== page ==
Wednesday , November 22 2017
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The author Jp Koning
Jp Koning
Working in the bowels of the finance industry. Blogging about monetary phenomena is my side gig.

JP Koning: Moneyness

Moneyness is an economics blog by JP Koning about economics, money and finance. He adds an unique perspective to money-related issues, and explains everything very clearly, this combination sets him apart.

Zimbabwe and hyperbitcoinization

Art by Daniel Krawisz The narrative that drives any speculative market needs constant fuel in order to attract new buyers. Bitcoin is no exception, which is why recent events in Zimbabwe have been recruited—albeit sloppily—by the bitcoin press to provide more fuel.The facts of the matter are this: if you head over to Golix, Zimbabwe's only bitcoin exchange, you'll see that bitcoin last traded at $13,800 whereas its price on an American exchange like GDAX is $8260. That's a difference of...

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The bootstrapping of Thorne, Magic Money, and Cyberbucks: three pre-Bitcoin monetary experiments

Bitcoin boasts many technical achievements, but none is more interesting to me than they way it was successfully bootstrapped. How did a small group of cypherpunks—activists interested in widespread use of cryptography and digital currency—manage to get an intrinsically valueless token to have a consistently positive price? Hal Finney, a cryptographer and early adopter of bitcoin, put it this way in 2009: "One immediate problem with any new currency is how to value it. Even ignoring the...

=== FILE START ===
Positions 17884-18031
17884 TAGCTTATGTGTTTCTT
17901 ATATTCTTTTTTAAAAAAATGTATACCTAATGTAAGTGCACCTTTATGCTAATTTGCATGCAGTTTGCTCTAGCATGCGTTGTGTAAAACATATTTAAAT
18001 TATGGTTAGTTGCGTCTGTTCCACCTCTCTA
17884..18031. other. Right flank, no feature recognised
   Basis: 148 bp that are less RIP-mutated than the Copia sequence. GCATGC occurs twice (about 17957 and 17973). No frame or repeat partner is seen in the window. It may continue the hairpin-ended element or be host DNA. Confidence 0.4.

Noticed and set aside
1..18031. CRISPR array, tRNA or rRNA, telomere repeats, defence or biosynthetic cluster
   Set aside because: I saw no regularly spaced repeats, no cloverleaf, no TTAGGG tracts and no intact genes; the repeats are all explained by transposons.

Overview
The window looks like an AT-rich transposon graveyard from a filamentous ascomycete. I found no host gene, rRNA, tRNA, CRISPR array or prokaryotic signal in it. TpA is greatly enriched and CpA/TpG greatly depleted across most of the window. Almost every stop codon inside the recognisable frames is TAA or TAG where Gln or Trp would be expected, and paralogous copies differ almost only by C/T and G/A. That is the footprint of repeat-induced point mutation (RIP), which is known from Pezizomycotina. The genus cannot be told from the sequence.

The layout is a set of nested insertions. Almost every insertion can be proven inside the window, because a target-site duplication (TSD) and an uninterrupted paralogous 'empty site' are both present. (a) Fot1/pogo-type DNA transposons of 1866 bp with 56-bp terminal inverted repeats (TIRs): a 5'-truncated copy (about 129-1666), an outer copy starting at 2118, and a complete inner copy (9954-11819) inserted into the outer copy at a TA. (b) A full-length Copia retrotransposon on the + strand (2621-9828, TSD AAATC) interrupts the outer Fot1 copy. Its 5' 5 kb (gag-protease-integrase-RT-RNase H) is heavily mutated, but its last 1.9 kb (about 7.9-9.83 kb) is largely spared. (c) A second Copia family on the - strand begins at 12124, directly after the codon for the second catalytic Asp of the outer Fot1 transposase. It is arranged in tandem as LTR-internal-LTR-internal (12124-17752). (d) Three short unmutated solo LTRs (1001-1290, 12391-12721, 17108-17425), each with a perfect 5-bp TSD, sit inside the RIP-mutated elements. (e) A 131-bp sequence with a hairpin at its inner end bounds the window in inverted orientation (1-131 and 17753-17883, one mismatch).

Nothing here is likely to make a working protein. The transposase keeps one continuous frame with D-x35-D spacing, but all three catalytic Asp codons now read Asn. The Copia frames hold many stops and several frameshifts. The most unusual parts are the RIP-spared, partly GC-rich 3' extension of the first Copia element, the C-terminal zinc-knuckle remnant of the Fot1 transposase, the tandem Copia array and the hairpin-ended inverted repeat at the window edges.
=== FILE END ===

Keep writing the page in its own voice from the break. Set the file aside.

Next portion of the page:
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The evolution of the Federal Reserve’s promises as recorded on their banknotes

Since they began to be produced in 1914, Federal Reserve notes have always had a promise or obligation printed on their face. But over time this promise has changed. I thought it would be fun to go through the evolution of the promise as an exercise in understanding how the U.S.'s monetary plumbing has changed.The original 1914 series of Federal Reserve notes had the above stipulation printed on it. It's tough to read, so I've reproduced it in full below: "This note is receivable by all...

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An example of tax-driven money during the greenback era

Cartoon from 1864 poking fun at politicians and greenbacks (source and explanation) During the greenback era, the Union government issued irredeemable paper money to help pay for its war against the Confederates. What many people don't realize is that there were actually two different strains of greenbacks—those printed before March 1862 and those printed after. Although these two strains had only slightly different properties, they were not fungible with each other and would go on to have...

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The ubiquitous Spanish dollar—a photo essay

"The head of a fool on the neck of an ass."That's how Londoners described the strange silver coin pictured above, which first appeared in Britain in 1797. Due to worries that Napoleon was about to invade the British Isles, a run had developed on the Bank of England. In response, Parliament allowed the Bank to refuse to redeem its notes with gold coins, but this had only resulted in an inconvenient shortage of coins. To remedy the shortage, the Bank of England decided to open its vault and...